i.studio plus – training for future web and digital managers. But which price is right?

One thing I perceived from the i.studio traineeship project was a broader lack of business awareness and skills amongst the talent entering the web industry. Some readers who see me as a public sector quango muppet may scoff at my making this observation…

This was more true of those coming from a design or development background – there are one or two universities in the region, such as MMU Business School, that are much more on the ball in teaching digital marketing and ecommerce within their business degrees.

Tying this together with the original i.studio research and spending an hour or two with our tame web and interactive freelancers I put a mindmap together:

Picture of the mindmap produced for i.studio plus

(Click for full-size)

Man, I love a mindmap – my tool of choice is always Freemind. On the left were practical constraints (I’ve removed the node with budgetary info as that would be bad karma), on the right structured notes on content, style of delivery and so on. Lovely curving links where topics are related. If you’re interested in seeing how I bodge together training solutions, click on the image for the full-size map.

In brief, the skills thought to be critical were a full understanding of digital as a business, financial awareness, building the right team for the job, project management, and a big one: pitching skills. At this point the bulk of the work was passed on to a subcontractor, The White Room, who were able to source relevant training providers with relative ease, and had the right experience to satisfy what I’d outlined in terms of style and credibility. (I didn’t just email this over to them, mind, the usual mind-numbing procurement processes were followed). To build on the i.studio brand, i.studio plus (or i.studio+) was born. I insisted on this name. I think The White Room hated it…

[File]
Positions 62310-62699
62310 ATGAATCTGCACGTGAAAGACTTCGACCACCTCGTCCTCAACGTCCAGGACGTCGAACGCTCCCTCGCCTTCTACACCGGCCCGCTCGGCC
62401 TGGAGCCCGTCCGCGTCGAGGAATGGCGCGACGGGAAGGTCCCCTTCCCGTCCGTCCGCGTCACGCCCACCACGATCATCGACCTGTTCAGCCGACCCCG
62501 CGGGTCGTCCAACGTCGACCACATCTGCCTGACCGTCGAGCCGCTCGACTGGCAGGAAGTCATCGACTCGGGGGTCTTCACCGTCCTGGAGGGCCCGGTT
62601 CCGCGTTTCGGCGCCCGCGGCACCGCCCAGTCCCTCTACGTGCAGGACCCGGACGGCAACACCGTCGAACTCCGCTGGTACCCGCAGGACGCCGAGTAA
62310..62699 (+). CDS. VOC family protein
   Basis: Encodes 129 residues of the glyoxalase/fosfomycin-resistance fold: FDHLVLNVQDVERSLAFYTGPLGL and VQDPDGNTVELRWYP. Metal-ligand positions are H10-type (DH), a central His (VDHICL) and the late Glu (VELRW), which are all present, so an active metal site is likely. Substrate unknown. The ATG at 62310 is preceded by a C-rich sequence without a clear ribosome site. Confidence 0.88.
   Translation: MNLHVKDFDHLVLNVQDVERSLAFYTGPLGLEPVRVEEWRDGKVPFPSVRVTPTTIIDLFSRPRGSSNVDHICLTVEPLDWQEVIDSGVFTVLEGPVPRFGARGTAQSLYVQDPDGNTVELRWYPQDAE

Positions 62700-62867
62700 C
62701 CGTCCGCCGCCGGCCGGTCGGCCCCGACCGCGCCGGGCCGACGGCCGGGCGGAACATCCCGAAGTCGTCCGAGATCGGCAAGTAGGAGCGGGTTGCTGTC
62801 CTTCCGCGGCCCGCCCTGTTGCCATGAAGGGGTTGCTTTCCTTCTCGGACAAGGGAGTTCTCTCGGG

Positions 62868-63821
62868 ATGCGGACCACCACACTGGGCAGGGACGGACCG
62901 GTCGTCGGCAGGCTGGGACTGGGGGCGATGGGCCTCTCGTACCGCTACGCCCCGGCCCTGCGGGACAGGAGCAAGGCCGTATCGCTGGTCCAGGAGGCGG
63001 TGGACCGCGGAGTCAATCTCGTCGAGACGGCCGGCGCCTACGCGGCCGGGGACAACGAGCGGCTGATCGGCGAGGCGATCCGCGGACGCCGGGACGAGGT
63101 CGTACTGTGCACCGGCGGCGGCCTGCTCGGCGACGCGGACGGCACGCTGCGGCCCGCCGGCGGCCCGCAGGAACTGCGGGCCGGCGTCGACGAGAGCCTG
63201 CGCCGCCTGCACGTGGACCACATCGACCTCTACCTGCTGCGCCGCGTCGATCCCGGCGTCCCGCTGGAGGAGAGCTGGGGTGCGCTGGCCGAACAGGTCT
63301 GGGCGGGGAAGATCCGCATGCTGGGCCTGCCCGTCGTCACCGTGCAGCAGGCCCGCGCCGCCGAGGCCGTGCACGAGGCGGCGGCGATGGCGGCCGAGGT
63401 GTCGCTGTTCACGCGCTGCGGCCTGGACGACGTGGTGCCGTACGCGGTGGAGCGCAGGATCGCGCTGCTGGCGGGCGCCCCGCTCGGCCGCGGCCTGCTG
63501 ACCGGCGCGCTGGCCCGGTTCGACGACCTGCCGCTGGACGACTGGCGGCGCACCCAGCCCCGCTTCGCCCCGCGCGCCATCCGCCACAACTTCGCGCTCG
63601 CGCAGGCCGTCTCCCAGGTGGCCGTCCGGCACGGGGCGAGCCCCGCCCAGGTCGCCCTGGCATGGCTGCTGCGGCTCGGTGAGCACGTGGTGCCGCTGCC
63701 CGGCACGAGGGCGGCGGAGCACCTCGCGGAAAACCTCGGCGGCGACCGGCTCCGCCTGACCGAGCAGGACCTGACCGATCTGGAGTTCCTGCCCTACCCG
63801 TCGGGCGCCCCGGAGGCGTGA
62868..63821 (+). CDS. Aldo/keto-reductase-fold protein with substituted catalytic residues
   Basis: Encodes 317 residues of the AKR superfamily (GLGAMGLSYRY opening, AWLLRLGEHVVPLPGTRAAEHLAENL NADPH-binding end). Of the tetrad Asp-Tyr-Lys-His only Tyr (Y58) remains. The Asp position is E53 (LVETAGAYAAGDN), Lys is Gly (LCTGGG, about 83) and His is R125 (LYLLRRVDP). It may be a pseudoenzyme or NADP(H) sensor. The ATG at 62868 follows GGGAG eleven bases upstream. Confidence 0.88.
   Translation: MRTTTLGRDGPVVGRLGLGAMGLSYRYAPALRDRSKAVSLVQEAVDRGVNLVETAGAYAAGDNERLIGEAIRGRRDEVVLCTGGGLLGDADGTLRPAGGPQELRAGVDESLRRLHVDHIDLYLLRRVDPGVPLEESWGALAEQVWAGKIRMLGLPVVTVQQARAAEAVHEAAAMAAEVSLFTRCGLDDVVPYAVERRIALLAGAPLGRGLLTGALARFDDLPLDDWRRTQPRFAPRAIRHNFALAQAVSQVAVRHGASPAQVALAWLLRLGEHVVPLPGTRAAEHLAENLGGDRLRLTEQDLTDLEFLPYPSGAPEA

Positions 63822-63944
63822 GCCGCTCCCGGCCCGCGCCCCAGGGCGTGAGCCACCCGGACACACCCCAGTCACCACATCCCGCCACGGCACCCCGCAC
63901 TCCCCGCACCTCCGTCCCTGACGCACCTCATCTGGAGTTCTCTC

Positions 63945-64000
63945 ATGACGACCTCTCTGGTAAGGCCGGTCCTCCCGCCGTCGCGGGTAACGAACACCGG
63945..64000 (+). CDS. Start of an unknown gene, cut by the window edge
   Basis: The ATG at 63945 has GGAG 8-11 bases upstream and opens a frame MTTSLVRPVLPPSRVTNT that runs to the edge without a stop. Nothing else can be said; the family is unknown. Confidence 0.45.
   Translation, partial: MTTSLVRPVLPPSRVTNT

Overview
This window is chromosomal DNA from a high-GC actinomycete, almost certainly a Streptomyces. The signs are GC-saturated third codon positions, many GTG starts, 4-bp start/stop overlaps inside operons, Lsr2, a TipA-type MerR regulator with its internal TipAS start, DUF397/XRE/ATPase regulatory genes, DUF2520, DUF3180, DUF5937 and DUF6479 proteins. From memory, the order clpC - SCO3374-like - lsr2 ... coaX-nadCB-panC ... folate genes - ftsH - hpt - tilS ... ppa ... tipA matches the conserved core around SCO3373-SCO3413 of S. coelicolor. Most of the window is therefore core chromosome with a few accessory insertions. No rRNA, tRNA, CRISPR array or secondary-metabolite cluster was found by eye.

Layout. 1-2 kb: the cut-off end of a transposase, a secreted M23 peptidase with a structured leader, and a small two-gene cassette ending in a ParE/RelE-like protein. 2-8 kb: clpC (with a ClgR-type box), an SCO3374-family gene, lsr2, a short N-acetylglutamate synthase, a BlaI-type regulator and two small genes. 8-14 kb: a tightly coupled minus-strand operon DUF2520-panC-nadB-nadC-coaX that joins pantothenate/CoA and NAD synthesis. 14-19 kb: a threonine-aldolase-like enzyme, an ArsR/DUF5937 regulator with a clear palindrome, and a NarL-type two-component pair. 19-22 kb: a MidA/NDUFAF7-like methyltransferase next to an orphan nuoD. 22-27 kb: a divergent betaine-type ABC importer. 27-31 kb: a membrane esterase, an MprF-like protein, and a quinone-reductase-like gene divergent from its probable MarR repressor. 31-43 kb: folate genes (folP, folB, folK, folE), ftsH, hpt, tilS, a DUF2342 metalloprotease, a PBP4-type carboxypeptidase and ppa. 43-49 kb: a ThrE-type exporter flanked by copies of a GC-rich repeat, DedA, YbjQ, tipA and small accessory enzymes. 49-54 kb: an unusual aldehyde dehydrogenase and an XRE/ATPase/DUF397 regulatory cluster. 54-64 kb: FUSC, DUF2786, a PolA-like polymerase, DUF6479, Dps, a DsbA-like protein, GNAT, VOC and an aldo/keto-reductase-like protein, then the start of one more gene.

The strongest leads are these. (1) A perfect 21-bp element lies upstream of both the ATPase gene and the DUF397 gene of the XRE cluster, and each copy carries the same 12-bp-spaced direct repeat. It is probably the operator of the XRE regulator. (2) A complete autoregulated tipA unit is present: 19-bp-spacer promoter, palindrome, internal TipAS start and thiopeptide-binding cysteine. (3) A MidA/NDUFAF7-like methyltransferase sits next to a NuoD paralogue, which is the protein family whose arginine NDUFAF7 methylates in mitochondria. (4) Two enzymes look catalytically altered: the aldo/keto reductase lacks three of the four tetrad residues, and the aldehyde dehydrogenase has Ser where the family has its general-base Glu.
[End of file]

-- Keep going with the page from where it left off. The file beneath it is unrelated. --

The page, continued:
Pricing benefited from public subsidy, and cost around £350 per delegate. This price was still a stumbling block when it came to getting businesses involved, even though it offered a massive discount on the real cost, especially when compared to other providers nationally or in the region. To The White Room’s credit, however, they achieved full subscription and uniformly positive feedback for the training sessions. Interestingly, they had to hit the phones to really get the sell-in, and I ended up warming some contacts up by phone as well – I still wonder what part of the marketing was obscured by overall perceptions of Vision+Media, and what might have more to do with the need to sell training pretty hard. My conclusion, despite this: businesses really have no idea how much training should cost. This was more reflective of a broad creative sector too used to subsidy meaning free – and too many organisations and bodies keen to do this to demonstrate support, when in fact they were undermining the sector by preventing it from truly understanding return on investment in training.  My big worry is that the LEPs will rush in to the current void do the same again, and miss the complexities in fostering a strong non-academic training infrastructure for such a fussy sector as creative and digital.

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One response to “i.studio plus – training for future web and digital managers. But which price is right?

  1. Pingback: The Digital Skills Summit – brokering skills between digital companies, students, and universities | Mother Town

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